14. O Happy Day! You get your sink installed today! That is something you’ve looked forward to for quite some time – ENJOY!!!!

    I love the light fixture – it looks great with everything you’ve done so far. Are you putting a matching one in the breakfast room?

  15. Your kitchen is coming together beautifully, it is amazing how much progress you have made. My imagination may be a little overactive, but the picture of the 4 plugs with the tool coming at them looks like four terrified little faces being held up.

  16. Your new light looks great, as does all your progress. You really are a wonder! I’d like to ask…who is the kitty on the counter? Is that Peeve?

  17. Kristi, wouldn’t it have been easier to paint the ceiling before installing the light?
    And is your sink a Hartland from Kohler? That’s the one I have and I love it! Wish I
    knew about the push button thingy but I am using my extra hole for a soap dispenser and
    now I am used to it there. Love that you are going with subway tile; I’m doing the same and can’t wait to follow your installation for it. I haven’t tiled before and it scares me to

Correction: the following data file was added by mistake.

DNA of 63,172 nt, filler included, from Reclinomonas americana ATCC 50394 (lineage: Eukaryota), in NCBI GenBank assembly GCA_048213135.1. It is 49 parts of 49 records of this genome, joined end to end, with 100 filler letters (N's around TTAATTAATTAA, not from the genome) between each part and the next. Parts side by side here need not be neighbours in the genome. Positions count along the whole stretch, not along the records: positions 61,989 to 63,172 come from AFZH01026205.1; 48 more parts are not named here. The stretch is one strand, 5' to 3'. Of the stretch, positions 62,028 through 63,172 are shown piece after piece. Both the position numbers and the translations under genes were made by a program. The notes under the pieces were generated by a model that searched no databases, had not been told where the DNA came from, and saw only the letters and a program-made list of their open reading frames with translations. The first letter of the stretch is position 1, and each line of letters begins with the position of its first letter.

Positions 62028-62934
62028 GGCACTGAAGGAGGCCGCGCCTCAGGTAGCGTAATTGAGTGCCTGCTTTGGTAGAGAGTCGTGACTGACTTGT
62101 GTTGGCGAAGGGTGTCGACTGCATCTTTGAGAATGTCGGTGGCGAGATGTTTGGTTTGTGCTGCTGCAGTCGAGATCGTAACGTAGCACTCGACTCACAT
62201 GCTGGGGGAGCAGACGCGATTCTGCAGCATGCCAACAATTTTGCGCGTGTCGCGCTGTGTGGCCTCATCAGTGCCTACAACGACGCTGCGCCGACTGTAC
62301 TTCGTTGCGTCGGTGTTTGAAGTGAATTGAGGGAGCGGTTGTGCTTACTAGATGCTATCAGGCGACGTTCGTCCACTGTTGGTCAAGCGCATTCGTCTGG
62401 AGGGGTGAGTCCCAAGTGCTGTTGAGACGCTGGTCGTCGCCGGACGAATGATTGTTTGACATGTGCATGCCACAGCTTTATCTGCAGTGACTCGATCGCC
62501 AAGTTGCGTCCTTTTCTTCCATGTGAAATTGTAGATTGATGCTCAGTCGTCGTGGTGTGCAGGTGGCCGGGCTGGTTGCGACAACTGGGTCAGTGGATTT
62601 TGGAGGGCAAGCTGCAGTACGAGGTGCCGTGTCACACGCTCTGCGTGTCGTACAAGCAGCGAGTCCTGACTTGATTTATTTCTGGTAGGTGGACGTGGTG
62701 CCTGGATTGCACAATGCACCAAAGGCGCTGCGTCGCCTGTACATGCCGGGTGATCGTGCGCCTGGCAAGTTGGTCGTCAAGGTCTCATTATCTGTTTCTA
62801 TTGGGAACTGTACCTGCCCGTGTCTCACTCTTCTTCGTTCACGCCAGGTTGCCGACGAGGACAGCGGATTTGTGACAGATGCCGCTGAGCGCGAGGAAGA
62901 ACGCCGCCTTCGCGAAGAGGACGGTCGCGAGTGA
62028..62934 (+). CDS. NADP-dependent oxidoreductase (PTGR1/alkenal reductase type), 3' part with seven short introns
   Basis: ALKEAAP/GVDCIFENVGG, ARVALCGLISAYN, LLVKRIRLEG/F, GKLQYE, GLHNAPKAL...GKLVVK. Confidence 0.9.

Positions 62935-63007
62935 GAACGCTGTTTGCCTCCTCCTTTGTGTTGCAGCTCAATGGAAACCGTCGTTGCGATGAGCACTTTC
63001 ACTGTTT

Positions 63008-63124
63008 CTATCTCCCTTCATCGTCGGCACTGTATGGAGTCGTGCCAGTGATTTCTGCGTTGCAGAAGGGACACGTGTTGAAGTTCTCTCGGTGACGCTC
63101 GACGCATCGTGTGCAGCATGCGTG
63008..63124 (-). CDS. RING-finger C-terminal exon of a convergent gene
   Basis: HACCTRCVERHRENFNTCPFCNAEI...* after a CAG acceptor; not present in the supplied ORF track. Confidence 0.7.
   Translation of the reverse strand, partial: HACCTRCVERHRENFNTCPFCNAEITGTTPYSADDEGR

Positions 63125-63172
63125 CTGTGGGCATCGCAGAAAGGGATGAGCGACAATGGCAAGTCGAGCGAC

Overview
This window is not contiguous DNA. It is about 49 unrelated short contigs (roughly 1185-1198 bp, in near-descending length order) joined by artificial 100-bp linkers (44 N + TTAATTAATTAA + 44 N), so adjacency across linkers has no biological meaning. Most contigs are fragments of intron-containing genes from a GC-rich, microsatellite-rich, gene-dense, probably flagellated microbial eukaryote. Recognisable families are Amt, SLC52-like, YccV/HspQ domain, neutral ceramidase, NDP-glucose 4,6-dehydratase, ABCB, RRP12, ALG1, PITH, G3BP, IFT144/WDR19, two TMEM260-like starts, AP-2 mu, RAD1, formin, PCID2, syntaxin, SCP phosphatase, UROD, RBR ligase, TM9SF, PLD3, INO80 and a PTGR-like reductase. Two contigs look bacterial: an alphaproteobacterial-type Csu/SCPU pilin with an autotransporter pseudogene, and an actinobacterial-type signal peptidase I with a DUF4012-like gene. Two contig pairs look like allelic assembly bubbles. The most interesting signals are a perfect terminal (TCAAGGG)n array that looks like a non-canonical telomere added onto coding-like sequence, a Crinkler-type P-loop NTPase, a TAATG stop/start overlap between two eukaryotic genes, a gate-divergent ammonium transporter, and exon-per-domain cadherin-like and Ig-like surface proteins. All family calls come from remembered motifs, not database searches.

death. I usually raise the white flag first when it comes to reno. These old bones don’t
    cooperate like they used to.

  18. I love the idea of a whole tiled kitchen! Will you be doing the whole thing in a herringbone pattern, brick, or a mixture? Also, what color grout are you thinking?

    About the cabinet doors, have you considered using safety glass? It has mesh in between the panes, so it would give you both the sparkle of glass and the look of mesh. Just a thought…

  19. Wahooooo! Know you must be oh so excited to be coming up on being able to take care of all the finish details which means that all the mess can be cleaned up. I don’t know how you manage… it would drive me crazy! Love the light, love the wire treatment in the Houzz link, and similar to a reader above, wonder about the full wall of tile – sure would hate for the refrigerator door to hit the wall and smash tiles. Plus, it is a great wall for display. Whatever you choose, it’s going to be loverly! BTW, that button is THE BOMB!